How They Made ‘All Quiet on the Western Front’ Like a Gripping Horror Movie – Yahoo Entertainment | Episode Movies

    IndieWire Craftsmanship at its best

IndieWire Craftsmanship at its best

In “1917,” Sam Mendes described the experience of fighting in the trenches of World War I as a masterpiece thriller. Looking at the conflict from the other side – and through the lens of a classic anti-war novel – Edward Berger’s acclaimed All Quiet on the Western Front is reminiscent of a different genre. The sheer scale of the relentless artillery bombardment and massive carnage in Germany’s entry for the Oscar for Best International Feature Film paints the Great War like a gripping horror film. Thanks to the brilliant work of cinematographer James Friend (“Willow” and “Star Wars: The Acolyte”), we are right by Paul’s (Felix Kammerer) side in the harrowing days leading up to the Compiegne armistice.

“We always associate horror with the supernatural when it comes to cinema,” Friend told IndieWire. “But we actually had a foundation to build on with war. I think that’s really poignant and very real for our generation [in Europe] that hasn’t really seen much war other than what’s going on inside [Ukraine].”

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The key was to shoot large format with a range of cameras for different purposes. The Alexa 65 was the main camera on the battlefield after the action; the Alexa Mini LF meandered through the long and narrow ditches; the Sony Venice took night shots with torches; and the RED was the kamikaze camera for FX blasts compensated to the background in post.

“The Alexa 65 is a beast in terms of image and physique,” Friend said, “but it records an extremely wide field of view. So when you make a war film, you have to bolster the image with it and send the cast and audience through hell. Then we had to move the camera seamlessly through the trenches and for that we used the Alexa mini LF with a stabilized gimbal (with the Stabileye) and with crane work. Also because of the smaller sensor, it worked better for actions due to better pan speeds. We wanted to try to draw a documentary perception of the picture.”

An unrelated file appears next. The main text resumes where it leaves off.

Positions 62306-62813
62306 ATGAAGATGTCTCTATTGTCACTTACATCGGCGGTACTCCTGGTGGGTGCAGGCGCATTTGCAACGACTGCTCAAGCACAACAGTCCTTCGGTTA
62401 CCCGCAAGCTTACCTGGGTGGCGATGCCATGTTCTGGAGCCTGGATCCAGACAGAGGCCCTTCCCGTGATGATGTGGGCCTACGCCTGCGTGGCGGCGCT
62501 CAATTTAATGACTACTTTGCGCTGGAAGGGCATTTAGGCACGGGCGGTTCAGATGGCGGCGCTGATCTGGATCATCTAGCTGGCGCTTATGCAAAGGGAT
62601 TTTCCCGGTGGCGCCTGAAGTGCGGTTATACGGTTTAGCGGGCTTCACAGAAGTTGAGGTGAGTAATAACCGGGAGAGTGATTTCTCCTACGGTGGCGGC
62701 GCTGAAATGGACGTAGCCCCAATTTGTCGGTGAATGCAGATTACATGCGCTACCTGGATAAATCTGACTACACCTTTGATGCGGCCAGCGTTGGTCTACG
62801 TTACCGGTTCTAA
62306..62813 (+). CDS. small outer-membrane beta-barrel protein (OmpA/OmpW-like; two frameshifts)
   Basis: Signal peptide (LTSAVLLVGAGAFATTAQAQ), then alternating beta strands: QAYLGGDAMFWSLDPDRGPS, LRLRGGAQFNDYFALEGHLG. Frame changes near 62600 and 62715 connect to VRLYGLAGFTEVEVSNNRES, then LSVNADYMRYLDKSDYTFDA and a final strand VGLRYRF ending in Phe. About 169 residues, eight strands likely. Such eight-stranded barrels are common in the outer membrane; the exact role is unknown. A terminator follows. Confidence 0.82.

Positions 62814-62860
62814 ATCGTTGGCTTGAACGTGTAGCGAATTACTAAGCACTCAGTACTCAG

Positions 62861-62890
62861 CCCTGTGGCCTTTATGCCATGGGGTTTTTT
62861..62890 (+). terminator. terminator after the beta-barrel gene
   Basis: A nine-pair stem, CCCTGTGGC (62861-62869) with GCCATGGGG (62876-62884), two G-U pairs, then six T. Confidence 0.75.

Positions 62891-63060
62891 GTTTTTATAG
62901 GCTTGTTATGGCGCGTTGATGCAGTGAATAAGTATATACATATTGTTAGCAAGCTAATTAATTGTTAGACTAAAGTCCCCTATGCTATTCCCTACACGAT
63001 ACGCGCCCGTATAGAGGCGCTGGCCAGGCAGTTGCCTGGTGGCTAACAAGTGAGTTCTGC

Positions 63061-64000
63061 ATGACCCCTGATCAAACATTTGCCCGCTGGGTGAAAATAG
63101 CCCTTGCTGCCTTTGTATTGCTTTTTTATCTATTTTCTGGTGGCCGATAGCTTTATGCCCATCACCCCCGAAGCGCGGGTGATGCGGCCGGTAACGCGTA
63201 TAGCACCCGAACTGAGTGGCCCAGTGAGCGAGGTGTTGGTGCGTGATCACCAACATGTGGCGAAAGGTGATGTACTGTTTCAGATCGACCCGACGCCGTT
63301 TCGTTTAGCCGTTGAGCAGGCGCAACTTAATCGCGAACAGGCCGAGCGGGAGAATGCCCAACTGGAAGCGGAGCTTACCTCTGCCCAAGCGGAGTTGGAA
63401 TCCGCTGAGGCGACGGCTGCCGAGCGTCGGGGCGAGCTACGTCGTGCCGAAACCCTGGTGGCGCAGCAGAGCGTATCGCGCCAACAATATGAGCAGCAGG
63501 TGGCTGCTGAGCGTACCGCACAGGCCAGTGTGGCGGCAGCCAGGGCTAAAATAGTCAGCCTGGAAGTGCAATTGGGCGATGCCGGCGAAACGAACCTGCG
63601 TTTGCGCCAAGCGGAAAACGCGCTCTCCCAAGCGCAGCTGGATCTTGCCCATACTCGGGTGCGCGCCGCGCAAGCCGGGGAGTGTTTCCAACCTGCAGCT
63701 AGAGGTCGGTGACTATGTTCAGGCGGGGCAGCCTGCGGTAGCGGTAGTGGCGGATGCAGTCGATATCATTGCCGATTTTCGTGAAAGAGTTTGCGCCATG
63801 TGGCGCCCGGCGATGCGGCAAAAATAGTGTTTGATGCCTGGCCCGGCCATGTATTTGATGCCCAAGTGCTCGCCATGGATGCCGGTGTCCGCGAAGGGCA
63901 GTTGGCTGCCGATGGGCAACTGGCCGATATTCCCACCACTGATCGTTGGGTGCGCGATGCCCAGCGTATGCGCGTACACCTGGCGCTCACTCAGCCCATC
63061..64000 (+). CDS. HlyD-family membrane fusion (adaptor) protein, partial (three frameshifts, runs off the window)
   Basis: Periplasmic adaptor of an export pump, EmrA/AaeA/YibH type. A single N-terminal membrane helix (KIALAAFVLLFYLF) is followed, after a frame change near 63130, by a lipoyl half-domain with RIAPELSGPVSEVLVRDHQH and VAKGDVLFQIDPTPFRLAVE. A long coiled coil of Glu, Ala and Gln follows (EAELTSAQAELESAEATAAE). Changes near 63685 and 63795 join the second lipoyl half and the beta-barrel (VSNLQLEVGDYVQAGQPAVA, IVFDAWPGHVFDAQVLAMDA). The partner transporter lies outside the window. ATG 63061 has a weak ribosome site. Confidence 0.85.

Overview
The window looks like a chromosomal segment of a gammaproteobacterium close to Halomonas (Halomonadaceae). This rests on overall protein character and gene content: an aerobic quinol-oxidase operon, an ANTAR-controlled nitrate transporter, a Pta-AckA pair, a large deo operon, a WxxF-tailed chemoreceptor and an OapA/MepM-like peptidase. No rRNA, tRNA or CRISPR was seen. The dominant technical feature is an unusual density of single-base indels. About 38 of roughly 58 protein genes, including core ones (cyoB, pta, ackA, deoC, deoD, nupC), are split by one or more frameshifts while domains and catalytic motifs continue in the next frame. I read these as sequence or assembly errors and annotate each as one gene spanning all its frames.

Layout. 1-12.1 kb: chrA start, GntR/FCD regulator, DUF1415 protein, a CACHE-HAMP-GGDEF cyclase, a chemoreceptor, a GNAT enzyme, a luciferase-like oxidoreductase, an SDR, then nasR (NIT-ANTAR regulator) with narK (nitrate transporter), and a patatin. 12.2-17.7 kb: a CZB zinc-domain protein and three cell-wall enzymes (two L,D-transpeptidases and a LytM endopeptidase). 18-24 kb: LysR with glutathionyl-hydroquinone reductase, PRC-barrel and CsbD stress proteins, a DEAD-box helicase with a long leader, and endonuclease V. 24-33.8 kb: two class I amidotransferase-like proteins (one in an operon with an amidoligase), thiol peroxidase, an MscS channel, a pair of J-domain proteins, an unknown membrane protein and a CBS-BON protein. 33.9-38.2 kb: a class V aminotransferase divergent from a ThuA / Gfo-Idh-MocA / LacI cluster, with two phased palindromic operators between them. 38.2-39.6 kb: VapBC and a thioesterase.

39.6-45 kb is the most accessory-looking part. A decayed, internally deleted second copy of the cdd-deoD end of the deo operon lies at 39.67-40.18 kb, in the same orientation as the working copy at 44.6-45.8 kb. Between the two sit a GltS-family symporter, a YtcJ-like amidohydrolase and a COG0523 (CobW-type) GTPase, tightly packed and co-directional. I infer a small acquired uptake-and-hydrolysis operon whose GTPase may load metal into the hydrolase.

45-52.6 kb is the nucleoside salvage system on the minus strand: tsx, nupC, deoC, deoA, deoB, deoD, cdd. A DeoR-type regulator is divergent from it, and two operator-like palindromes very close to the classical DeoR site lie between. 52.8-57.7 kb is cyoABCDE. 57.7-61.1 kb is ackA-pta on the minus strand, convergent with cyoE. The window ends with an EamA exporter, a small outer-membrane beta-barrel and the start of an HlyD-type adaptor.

“Calm on the Western Front” – Credit: Reiner Bajo

Reiner Bajo

Shooting at night, meanwhile, turned out to be quite an undertaking to look natural and unlit. “The Sony Venice gave us more flexibility with the image and opened up much faster,” Friend continued. “And we really wanted to fire off explosions on the battlefield, and the RED gave us great resolution with that lo-fi solution. We also buried the RED in the ground so we can run a tank over them. But it was my camera.”

The film opens with a bang as the Alexa Mini LF moves through the muddy ditch on a steadicam; then the Technocrane rises and the frantic German advance is now being captured by the Alexa 65, with random bodies falling everywhere as a result of the French attack. Later, as Paul runs for his life, the Alexa 65 tracks his fall into a mud crater, symbolizing his bottoming out and the utter futility of the German cause. The seamless transition from one large format camera to another is remarkable.

“Calm on the Western Front” – Credit: Reiner Bajo

Reiner Bajo

The location of the trenches and battlefield was also crucial. Production designer Christian Goldbeck found a former airport in the Czech Republic that, at 650 meters long, proved ideal in terms of size, distance and topography, especially since Friend shot a lot of the footage without editing. It was advantageous for the German perspective: the sun rose on the French side and set on the German side. They planned their shots with a full storyboard so they could shoot against the light all day.

The color palette helped convey the journey from winter to spring, starting with a bluish hue to emphasize the frost at the beginning. “Then, as we followed the uniforms into spring, we saw a slightly more hopeful, almost childlike part of the world where everything is clean and beautiful,” added Friend, who loved natural light that was often cloudy and backlit.

“And there is a beautiful shot of Kropp [Aaron Hilmer] when he ends up sitting at the gate of the farm and this wonderful snow came down,” added the cameraman. “We retrofitted all the other scenes from that [with fake snow] because we didn’t want to let go of that image.” Ultimately, this seasonal approach provided an atmosphere to understand what was going on in the minds of soldiers and how they perceived the world.”

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